At BCH Camping
we like to put the spotlight on walks and places of interest across the country for walking, hiking, climbing and holidaying. This time we bring you a unique challenge for experienced walkers: Crib Goch Horseshoe on Snowdon.
Considered by many to be the mother of scrambles and mountain ascents, the Crib Goch Horseshoe walk offers breath-taking views and challenging terrain that should be respected by all that venture there. Crib Goch, which translates as Red Ridge, is only suitable for experienced climbers who are prepared to be tested!
Crib Goch is a sharp ridge, if not the sharpest in the UK, which falls away on both sides. It is not advisable to undertake Crib Goch in poor weather conditions. The exposure to the elements and its narrow ridges make this the most difficult route to reach the top of Snowdon. It requires a head for heights and a huge dollop of determination.
In a nutshell, novices should look for an easier route to reach the highest peak in Wales! When customers visit our BCH Camping
stores and say they either want to climb Snowdon for the first time, or do their first scramble, we strongly suggest they cut their teeth on easier climbs.
What is scrambling?
Crib Goch is known for its scrambling at various points throughout the ascent. The British Mountaineering Council (BMC) defines scrambling as using both hands and feet to ascend a hill or rock face – “the middle ground between walking and climbing”.
Scrambles are graded in order of difficulty from 1 to 3. Crib Goch is classified as grade 1, so in essence walkers should only need the same level of equipment that BCH Camping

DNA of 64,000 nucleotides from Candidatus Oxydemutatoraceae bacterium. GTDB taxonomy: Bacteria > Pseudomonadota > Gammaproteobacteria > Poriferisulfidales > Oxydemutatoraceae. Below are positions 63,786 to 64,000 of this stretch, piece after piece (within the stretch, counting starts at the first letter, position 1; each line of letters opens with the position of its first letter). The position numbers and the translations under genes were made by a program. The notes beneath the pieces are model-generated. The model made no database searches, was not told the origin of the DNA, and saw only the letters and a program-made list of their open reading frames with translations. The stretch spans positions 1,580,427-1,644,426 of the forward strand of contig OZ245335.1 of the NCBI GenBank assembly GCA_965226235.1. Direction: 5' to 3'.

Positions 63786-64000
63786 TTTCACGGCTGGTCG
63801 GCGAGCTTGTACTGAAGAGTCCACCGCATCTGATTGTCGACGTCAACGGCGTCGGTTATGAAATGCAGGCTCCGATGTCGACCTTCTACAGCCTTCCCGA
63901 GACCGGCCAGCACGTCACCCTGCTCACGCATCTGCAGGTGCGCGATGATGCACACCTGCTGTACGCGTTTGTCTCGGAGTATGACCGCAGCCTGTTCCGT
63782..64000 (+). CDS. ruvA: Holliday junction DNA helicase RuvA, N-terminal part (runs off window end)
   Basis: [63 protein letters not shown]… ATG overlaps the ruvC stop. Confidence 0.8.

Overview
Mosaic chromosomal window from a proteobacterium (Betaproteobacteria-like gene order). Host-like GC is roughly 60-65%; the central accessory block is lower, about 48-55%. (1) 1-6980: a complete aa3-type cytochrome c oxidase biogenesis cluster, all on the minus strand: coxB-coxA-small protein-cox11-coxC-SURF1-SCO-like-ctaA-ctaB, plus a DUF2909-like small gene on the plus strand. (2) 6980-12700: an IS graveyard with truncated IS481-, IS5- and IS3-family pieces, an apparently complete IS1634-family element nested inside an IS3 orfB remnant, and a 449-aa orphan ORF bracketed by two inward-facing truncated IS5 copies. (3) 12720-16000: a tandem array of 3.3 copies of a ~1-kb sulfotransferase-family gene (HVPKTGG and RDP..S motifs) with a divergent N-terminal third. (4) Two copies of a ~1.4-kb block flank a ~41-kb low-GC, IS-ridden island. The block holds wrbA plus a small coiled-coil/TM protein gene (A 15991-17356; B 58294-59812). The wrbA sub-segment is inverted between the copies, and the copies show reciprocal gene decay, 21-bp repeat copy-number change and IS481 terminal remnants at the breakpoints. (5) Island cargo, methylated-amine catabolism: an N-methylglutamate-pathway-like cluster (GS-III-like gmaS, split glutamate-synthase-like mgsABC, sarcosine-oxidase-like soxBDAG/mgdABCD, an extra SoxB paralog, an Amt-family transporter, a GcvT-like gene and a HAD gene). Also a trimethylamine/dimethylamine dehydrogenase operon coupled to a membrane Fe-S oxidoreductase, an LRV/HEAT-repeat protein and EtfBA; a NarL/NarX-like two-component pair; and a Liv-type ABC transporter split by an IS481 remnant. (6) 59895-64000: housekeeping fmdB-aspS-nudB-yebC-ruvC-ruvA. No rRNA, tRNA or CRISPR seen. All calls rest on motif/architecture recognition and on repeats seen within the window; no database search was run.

supplies to customers undertaking standard hill walking. However, those new to scrambling may feel more confident using a rope
, or whatever other equipment
helps to build confidence and experience.
Don’t let the low technical difficulty of Crob Goch’s grading fool you into a false sense of security however! The razor edge, exposure and potential for going off-course make it a more challenging route than others of the same grade.
The Crib Goch Horseshoe Walk in detail
Crib Goch is 11km, with a 1094m ascent, and it takes approximately 5-6 hours to complete. The Snowdon Horseshoe is a result of a glacial hollow by the name of Cwm Dyli which creates a unique starfish shape when viewed from above.
The starting point is Pen y Pass which is at the top of Llanberis Pass. This is where you can park, but in the summer it gets very busy, so you may have to park and ride from Nant Peris.
The Crib Goch route
You begin the route by taking the Pyg Track which is a well-developed path, where you can see Crib Goch ahead, which many mistake for Snowdon! After half an hour or so you will be able to look down on Llyn Llydaw Reservoir from Bwlch y Moch and across to the twin peaks of Y Lliwedd on the other side of the horseshoe.
From here, you begin your ascent of the east ridge path of Crib Goch, but not before you are confronted with the red warning sign that simply says “CAUTION: ROUTE TO CRIB GOCH”, serving as an indicator of the challenge ahead.